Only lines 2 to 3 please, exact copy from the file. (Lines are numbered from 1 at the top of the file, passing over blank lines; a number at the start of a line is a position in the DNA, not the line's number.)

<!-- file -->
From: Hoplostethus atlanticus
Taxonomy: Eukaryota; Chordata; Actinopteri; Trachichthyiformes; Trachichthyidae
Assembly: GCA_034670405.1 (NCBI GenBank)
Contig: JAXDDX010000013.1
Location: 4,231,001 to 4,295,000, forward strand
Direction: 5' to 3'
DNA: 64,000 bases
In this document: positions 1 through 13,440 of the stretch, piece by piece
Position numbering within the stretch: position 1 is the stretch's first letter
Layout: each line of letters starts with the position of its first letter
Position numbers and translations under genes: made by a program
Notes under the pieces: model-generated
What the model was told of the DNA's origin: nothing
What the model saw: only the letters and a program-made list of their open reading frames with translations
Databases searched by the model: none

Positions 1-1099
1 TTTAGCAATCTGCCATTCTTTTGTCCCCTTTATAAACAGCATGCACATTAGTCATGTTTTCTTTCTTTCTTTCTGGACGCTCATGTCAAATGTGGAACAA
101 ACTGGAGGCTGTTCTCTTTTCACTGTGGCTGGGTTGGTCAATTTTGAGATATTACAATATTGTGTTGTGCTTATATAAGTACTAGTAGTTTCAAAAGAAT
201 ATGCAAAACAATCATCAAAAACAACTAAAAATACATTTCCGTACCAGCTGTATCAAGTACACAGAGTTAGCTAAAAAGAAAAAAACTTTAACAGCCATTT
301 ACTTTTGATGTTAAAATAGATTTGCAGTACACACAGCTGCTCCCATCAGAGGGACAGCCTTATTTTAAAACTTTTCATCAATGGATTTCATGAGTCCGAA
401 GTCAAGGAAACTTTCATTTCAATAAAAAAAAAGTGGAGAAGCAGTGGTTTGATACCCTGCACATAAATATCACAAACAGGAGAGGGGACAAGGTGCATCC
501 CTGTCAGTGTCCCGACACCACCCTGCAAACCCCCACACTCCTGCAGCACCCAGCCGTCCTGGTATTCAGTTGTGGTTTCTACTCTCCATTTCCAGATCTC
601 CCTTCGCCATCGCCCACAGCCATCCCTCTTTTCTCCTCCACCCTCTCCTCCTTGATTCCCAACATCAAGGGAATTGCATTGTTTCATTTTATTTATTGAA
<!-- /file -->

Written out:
Taxonomy: Eukaryota; Chordata; Actinopteri; Trachichthyiformes; Trachichthyidae
Assembly: GCA_034670405.1 (NCBI GenBank)